Claire’s Evening of Cultural Appreciation

Good evening! Welcome to Claire’s Evening of Cultural Appreciation. This evening we will be reviewing art, music and poetry that you might enjoy. To start with, let us enjoy this rather piece from Eric Whitacre:

The Seal Lullaby; Eric Whitacre

Eric Whitacre

Originally written for a movie soundtrack, its rather lovely sweeping score borrows from Scottish melodies to create a very sweet lullaby. From Eric Whitacre’s website: “Eric Whitacre is one of the most popular and performed composers of our time, a distinguished conductor, broadcaster and public speaker. His first album as both composer and conductor on Decca/Universal,  Light & Gold, won a Grammy® in 2012, reaped unanimous five star reviews and became the no. 1 classical album in the US and UK charts within a week of release.”

And a poem to go with it, from Rudyard Kipling:

We now move on to our first piece of art. This marvellous piece was created by Louis Comfort Tiffany, a magnificent craftsman (his glass windows are an excellent example). This vase has incorporated into it the structure of peacock feathers, and the luster alone would silence the viewer:

Louis Comfort Tiffany (American, 1848–1933) | Vase | ca. 1900

How often do you see something of that quality in your daily life? How uncommon is that magnificent subtlety?

The next piece in our musical programme is Claude Debussy’s Girl with the Flaxen Hair. This piece would have my mother’s eyes roll; she thought Debussy had all the originality of the top of a biscuit tin (she was more a fan of Liszt or Chopin). None the less, its included this evening as it has a marvellously romantic air, and is soothing to the frayed nerves.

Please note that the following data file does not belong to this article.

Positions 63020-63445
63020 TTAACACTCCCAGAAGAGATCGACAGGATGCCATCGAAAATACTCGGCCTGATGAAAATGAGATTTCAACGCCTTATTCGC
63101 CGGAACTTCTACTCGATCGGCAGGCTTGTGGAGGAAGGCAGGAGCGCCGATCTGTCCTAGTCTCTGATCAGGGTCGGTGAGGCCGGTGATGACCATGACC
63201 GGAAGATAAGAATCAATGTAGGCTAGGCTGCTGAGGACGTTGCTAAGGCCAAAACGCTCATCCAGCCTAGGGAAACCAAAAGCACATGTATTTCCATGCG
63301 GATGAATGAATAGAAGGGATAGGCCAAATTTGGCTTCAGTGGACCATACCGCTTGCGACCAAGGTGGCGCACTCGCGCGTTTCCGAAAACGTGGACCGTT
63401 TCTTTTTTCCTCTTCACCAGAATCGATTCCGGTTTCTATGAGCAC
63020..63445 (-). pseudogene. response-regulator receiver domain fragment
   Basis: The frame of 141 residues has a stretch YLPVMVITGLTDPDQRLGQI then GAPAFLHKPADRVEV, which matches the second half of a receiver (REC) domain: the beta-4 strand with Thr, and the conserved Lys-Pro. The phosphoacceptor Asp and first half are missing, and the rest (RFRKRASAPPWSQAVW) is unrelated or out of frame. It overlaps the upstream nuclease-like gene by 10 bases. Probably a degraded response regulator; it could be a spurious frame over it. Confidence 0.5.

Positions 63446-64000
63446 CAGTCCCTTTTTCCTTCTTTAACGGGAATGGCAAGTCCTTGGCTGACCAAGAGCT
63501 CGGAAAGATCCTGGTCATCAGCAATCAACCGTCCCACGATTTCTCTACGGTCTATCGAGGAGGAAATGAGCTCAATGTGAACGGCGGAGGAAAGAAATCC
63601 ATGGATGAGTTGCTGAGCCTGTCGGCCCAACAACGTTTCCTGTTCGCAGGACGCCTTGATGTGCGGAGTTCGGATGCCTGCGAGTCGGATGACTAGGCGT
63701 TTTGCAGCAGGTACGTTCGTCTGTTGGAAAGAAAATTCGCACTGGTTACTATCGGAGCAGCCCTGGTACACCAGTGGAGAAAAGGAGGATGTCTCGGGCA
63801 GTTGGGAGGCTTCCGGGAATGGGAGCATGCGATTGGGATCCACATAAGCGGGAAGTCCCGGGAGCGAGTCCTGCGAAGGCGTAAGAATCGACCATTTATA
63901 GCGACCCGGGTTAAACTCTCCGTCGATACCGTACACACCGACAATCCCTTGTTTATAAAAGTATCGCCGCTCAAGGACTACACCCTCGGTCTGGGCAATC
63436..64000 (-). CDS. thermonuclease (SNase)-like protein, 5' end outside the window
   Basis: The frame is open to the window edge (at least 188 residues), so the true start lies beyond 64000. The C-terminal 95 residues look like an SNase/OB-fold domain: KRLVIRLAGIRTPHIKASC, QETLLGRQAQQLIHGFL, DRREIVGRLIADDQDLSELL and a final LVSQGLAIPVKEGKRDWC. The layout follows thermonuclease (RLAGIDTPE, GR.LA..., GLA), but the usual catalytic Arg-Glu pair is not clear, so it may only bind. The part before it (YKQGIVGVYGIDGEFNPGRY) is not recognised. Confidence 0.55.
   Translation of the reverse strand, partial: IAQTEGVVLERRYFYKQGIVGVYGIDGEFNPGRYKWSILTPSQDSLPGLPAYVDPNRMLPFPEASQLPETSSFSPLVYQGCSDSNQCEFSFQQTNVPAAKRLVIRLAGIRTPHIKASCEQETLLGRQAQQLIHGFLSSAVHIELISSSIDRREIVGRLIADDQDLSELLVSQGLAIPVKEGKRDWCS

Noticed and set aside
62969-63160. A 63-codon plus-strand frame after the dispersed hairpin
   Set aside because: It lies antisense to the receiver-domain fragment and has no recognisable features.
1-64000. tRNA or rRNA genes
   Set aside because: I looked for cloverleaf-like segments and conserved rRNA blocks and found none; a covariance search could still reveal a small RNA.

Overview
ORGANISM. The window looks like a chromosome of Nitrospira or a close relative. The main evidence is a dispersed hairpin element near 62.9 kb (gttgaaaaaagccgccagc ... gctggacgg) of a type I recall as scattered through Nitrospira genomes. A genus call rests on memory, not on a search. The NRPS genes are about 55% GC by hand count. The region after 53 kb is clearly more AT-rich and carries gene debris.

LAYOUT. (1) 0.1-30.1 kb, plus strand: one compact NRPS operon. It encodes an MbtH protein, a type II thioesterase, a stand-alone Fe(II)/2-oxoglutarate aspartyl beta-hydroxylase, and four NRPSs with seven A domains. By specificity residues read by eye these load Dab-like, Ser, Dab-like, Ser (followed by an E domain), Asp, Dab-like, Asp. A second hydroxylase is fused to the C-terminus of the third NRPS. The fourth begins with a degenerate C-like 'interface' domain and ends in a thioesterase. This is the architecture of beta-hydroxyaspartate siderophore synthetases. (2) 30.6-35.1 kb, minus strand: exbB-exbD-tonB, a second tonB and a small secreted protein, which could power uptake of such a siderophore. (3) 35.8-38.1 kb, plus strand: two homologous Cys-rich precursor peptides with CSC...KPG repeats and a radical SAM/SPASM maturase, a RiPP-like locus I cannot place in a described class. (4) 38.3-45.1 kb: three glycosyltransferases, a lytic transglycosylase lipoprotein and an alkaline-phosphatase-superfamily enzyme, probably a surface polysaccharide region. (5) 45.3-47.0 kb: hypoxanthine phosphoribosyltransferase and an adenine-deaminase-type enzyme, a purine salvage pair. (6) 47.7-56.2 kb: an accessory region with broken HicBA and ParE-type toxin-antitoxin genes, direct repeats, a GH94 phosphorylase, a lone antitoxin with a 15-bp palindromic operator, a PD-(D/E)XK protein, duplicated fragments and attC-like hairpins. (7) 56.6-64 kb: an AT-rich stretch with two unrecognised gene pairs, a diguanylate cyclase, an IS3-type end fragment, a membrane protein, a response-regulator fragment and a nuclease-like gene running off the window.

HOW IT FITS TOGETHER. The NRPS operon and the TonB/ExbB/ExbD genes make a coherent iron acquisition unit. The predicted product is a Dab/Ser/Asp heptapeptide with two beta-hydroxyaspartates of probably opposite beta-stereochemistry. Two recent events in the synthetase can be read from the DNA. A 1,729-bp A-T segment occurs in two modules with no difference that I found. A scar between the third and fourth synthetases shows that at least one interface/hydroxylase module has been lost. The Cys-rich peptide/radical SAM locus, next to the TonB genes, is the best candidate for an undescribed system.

Girl with the Flaxen Hair

And to enjoy with it, is Botticelli’s The Birth of Venus*. Painted in 1486, it hangs in the Uffizi Gallery in Florence, where, I can attest, if you get too close they give out to you.

File:Sandro Botticelli - La nascita di Venere - Google Art Project - edited.jpg

The  cold of winter is still with us, so our next piece is Anuna, Winter Fire and SnowThis piece, sung so marvellously by Kate McMahon, is haunting in its beauty.

And to enjoy with it, a poem by Percy Bysshe Shelley;

Also appropriate for this time of the year, is this German Hannukkah Lamp, dating from the 17th century.

Our time together draws to a close. To end, I bring you Bach’s Prelude, played by Yo-Yo Ma. Life is so short, don’t you find? There is never enough time to do the things we want to do.

Yo-Yo Ma

Model for the Cathedral Pieta: To visualize lifesize or colossal marbles, the great Roman Baroque sculptor Gian Lorenzo Bernini began by making small, spirited clay models.

So it is, that the years go on, and despite desires and wishes, inclinations, we are left with the life that is only just a tiny bit closer to what we want.

William Blake’s Illustration for his poem The Laughing Song

I hope that you have enjoyed our brief interlude of music and art, and that 2013 brings to you all you desire.

Paul Signac, Woman on the Terrace 1898

 

*”What’s the matter, Homer? Ain’t you never seen a naked chick on a clam before?”

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